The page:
Sunday, March 17, 2013

The Morality and Utility of Permanent Records: When and When Not

In its coverage of the rape trial in Ohio, CNN contributors decided that they felt oh, so very sad for the poor little rapists because the crime would be on their permanent record, even though they were tried as juveniles.  "Think of the promising things these little rapists could have accomplished!" they lament.  "They are only little kids," they cry.  As far as I can tell, there is no magical flash of self-awareness and ethical judgment that comes when an individual goes from 17 years and 364 days to 18 years; 16- and 17-year olds know what they are doing (even though separate juvenile detention has value for their safety).

Even though I don't believe that minors should be excused for their errors in judgment or in action, I do agree that there are some crimes that should not stay on their record permanently: crimes in which either (a) there is no victim other than the person him/herself (drug possession, underage drinking) or (b) that which is taken can be given back (petty theft, shoplifting). There is no reason to inflict permanent punishment for a victimless crime, and in the latter case, stolen objects can be returned (with interest, if needed)---a settling of debts, if you will.  However, rape and murder are both perfect examples of crimes that meet neither specification; there is a victim, and that which was taken can never be given back.  (Torture would also fall into that category).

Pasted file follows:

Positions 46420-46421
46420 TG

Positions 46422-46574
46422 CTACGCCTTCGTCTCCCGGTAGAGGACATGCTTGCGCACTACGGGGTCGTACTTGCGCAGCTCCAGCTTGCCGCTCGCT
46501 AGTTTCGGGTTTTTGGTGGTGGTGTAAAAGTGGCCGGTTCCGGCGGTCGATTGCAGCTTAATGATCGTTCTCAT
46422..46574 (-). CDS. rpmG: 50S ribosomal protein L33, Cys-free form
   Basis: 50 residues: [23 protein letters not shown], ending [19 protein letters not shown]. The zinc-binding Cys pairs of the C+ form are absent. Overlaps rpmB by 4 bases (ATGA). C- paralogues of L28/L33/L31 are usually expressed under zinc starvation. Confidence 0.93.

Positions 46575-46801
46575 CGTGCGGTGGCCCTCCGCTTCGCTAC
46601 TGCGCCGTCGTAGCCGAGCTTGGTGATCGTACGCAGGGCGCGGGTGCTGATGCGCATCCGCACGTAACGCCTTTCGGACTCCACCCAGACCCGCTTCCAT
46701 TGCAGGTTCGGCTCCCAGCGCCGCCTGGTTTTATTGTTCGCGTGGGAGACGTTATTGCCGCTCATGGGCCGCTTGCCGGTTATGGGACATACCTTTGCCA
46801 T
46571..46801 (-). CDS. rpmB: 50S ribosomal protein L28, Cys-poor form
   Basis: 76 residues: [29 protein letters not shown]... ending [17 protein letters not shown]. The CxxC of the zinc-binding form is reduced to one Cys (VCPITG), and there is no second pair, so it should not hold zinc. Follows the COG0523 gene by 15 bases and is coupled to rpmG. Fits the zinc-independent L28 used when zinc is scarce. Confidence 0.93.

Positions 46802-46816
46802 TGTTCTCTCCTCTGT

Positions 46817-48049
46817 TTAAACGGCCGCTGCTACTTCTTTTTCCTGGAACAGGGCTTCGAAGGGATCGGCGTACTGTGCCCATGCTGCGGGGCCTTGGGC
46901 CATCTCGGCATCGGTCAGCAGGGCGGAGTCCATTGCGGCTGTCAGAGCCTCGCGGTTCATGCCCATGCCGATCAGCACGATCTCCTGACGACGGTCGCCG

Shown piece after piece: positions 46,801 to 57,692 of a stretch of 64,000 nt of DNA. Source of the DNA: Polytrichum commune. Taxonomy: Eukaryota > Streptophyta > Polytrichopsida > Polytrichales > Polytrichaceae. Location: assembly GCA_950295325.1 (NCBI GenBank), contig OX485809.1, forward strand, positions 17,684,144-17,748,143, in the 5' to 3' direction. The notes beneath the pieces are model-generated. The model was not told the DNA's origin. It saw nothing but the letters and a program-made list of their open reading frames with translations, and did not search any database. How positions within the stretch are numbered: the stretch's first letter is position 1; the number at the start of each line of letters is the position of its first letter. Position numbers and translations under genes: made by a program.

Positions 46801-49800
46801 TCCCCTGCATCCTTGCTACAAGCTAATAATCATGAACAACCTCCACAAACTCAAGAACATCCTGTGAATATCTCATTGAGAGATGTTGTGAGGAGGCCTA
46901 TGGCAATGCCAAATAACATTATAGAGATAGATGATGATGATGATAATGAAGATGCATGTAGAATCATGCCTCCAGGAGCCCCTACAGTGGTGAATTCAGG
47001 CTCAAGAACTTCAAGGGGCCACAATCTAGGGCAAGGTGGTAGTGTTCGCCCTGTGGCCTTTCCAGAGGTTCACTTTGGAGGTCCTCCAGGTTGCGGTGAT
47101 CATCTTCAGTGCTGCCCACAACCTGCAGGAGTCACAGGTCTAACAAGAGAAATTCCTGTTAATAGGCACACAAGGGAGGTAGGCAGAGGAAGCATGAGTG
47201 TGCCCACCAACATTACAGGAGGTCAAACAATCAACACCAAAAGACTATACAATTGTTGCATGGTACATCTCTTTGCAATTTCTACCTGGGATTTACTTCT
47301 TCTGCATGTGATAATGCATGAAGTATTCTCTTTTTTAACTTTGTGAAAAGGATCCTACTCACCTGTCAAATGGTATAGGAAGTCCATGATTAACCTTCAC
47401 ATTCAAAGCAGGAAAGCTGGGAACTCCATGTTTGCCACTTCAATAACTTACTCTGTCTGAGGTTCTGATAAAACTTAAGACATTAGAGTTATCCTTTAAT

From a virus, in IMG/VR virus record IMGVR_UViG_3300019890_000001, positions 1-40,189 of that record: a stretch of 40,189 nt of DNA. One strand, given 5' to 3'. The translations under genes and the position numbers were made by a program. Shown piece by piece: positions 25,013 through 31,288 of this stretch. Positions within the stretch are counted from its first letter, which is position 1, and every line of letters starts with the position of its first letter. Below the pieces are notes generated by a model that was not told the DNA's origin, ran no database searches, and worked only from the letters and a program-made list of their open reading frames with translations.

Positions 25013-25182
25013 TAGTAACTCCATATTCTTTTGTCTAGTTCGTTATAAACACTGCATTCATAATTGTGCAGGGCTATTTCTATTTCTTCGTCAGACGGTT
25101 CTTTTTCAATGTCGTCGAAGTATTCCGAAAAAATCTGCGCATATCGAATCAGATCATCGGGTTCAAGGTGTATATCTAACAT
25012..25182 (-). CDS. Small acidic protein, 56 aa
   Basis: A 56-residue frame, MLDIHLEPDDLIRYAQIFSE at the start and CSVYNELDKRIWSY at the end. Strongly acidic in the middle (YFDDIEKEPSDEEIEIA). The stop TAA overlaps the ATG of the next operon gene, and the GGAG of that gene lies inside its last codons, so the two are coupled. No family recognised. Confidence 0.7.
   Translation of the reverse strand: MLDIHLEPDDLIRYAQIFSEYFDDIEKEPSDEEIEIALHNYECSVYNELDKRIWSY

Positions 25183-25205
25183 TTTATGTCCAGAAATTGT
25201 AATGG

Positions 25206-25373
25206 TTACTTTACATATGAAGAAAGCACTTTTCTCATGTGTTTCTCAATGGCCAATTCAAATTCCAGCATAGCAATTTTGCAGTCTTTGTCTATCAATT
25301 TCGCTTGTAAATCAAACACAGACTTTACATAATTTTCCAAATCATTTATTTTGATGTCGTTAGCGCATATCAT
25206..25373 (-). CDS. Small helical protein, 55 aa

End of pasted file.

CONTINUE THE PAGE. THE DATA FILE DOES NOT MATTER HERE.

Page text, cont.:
I would also argue that permanent records for rape and murder are also important for the safety of future significant others of the perpetrators.  Every future girlfriend or potential girlfriend of the convicted rapists in Steubenville have the right to know that these guys are rapists. 

I think it's important to address another problematic argument that always comes up when people express their sympathy for the minors who committed such crimes.  The actions committed are called "mistakes."  A "mistake" is an accident, a failure of interpretation.  It differs from an error, which is a sign of misguidance, of a failure of judgment or of knowledge. If I see 2+2 and answer 5, that is an error.  If I see 2+2, but in my hastiness or weak vision, I see 2-2, and say zero, that is a mistake.  Clearly, these kids did not commit a simple "mistake."

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